Few months back I wrote on Delhi has become numero 1 as world’s most polluted city. However according to the lastest data by WHO not only Delhi tops the list but 12 other cities from India are on the top 20 most polluted cities in the world. Even for me that is really surprising. China is not even on the top 20 list which makes me little suspicious.
The report ranked almost 1600 cities in 91 countries for the quality of their air, which is measured for concentrations of PM10 and PM2.5, i.e. particles smaller than 10 or 2.5 microns. These harmful pollutants cling to the lungs and can cause disease.
In Delhi, the annual average is 153 ug/m3 (micrograms per cubic metre of air), which is six times the WHO’s recommended maximum. At various times of the year, this number spikes to much higher levels.
There are concerns of young kids having an early lung disease. The WHO found that India has the world’s highest rate of death from respiratory disease, with 159 per 100,000 in 2012, about 10 times that of Italy, five times that of the UK and twice that of China. One study found that half of Delhi’s 4.4 million schoolchildren would never recover full lung capacity.
This does not surprise me. When I was a kid, not only I but even few of friends had respiratory problems. Recently I met a friend of mine in Paris who currently lives in India and he told me “Sometimes I wonder why I am in Delhi” admiring not only the beautiful city called Paris but also because of really bad air in Delhi. Paris may not be the most clean in terms of air but it does not stand a chance if we compare bad air with Delhi.
Many expatriate workers have already left the city, with some major international companies now preferring to base executives in Dubai or Bangkok. Classes at international schools in the city have been cut as numbers dwindle.
Delhi saw significant improvement in its air quality a decade ago following a slew of measures including converting buses and autorickshaws to run on gas, moving small industries to zones on the outskirts of the city and raising emission standards. But benefits were swiftly lost.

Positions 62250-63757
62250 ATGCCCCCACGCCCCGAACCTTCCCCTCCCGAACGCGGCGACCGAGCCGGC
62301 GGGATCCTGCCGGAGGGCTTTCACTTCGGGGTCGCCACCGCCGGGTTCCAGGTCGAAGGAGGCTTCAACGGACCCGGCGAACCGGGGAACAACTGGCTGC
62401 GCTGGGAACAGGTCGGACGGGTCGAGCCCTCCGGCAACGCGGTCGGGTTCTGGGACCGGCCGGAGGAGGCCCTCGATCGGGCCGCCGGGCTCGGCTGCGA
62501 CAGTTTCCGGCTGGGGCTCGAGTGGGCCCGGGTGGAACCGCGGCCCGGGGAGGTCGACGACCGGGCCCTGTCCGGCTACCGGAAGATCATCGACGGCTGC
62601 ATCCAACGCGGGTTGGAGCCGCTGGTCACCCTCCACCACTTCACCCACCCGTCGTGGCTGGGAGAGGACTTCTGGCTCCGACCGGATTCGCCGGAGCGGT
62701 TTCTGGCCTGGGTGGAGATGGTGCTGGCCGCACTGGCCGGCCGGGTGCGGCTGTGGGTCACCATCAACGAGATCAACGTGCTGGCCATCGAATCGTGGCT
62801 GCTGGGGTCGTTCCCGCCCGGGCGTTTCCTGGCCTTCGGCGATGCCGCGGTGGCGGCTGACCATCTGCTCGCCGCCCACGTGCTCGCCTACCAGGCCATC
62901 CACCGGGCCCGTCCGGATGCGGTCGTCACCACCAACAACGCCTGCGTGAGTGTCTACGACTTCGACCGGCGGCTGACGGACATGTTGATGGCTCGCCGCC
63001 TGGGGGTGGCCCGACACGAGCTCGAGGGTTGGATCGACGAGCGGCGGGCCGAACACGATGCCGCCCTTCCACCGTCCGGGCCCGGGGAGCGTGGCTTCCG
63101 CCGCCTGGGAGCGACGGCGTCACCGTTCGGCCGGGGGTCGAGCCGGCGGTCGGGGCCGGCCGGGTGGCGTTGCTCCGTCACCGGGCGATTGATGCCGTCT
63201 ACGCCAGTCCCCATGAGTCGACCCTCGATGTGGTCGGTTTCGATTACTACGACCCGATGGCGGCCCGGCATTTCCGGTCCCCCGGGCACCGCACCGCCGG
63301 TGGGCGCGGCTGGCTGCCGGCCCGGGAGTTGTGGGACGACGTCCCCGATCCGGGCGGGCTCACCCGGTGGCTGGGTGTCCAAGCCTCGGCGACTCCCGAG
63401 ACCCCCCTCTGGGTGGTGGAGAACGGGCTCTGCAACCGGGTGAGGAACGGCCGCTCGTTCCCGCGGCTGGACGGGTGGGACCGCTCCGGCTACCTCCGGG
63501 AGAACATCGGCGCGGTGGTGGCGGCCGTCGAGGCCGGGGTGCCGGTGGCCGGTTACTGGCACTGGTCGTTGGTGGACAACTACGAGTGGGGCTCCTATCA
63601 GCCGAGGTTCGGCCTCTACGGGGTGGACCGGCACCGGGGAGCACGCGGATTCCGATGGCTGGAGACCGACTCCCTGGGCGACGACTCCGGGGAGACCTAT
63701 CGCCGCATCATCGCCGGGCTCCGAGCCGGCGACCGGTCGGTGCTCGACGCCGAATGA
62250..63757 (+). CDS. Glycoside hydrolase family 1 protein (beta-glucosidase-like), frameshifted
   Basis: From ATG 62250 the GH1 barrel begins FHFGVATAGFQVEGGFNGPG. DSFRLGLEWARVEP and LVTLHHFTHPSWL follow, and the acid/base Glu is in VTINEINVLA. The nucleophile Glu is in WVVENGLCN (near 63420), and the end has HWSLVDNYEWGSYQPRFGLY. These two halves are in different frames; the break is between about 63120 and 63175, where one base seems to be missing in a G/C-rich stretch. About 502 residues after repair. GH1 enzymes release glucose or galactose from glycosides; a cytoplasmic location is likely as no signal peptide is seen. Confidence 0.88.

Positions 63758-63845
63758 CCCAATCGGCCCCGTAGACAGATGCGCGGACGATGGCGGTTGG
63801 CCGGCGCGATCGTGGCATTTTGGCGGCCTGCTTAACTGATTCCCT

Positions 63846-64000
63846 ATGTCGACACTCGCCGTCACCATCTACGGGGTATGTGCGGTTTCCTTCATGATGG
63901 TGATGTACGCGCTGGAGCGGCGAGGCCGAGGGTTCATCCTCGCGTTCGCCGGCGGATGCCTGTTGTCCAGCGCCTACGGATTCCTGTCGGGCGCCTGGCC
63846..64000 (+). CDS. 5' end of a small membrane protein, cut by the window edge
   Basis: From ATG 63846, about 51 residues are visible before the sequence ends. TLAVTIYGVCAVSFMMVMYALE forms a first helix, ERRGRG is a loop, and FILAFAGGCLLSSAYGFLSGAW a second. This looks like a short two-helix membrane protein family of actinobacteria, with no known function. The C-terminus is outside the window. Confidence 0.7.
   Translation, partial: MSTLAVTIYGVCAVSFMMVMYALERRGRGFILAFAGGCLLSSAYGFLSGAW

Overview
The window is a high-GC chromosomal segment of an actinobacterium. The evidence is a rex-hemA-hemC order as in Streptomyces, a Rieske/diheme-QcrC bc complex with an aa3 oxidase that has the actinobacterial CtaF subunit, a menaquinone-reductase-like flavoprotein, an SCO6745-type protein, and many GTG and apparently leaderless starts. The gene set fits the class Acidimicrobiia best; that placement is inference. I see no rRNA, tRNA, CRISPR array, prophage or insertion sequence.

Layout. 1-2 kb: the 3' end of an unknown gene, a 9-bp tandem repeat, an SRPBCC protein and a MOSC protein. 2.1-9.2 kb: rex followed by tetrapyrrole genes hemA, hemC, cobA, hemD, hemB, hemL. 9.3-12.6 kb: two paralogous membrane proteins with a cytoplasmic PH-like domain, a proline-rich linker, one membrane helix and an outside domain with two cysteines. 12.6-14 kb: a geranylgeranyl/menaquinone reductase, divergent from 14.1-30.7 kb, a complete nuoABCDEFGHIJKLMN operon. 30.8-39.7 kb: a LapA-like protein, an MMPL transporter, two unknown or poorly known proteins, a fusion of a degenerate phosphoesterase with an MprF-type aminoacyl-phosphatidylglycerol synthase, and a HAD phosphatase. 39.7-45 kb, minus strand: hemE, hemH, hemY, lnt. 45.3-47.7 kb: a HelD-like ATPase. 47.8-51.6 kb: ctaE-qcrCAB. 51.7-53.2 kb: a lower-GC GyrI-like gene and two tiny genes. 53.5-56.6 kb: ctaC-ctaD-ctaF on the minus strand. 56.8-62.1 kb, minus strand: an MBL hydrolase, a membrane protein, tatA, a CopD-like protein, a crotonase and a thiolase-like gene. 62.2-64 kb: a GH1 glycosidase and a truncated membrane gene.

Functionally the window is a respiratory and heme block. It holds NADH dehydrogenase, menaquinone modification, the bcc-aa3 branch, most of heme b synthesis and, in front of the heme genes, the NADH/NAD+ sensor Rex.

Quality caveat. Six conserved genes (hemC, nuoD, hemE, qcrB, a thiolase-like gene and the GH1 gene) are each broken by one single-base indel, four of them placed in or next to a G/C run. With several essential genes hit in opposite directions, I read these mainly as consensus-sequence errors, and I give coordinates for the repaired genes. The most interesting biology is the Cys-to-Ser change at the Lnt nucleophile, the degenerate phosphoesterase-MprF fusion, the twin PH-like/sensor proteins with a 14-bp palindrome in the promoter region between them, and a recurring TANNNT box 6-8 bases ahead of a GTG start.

Environmentalists say between 40% and 50% of the dangerous PM2.5 particulates in Delhi are caused by vehicles. The figures have been challenged by the car industry. One major problem, all admit, is the 70,000 trucks which drive through the city every night on long-distance journeys. A plan to build a bypass has been repeatedly delayed.
I would ask you to check this video which a little preview on how the kids are suffering from bad pollution.
Some of the facts were found to be –
♦ In lung tests conducted on 5,718 students, 43.5% suffered from “poor or restrictive lungs”.
♦ About 15% of the children surveyed complained of frequent eye irritation, 27.4% of frequent headache, 11.2% of nausea, 7.2% of palpitation and 12.9% of fatigue.
♦ Delhi’s numbers were far higher than that among the ‘control group’ of 4,536 students selected from 17 schools spread across the “much less polluted” rural areas of Uttaranchal and West Bengal.
I still long to see the clear blue sky in Delhi or to see the stars during the night. I guess I should forget about ever seeing this while I am alive.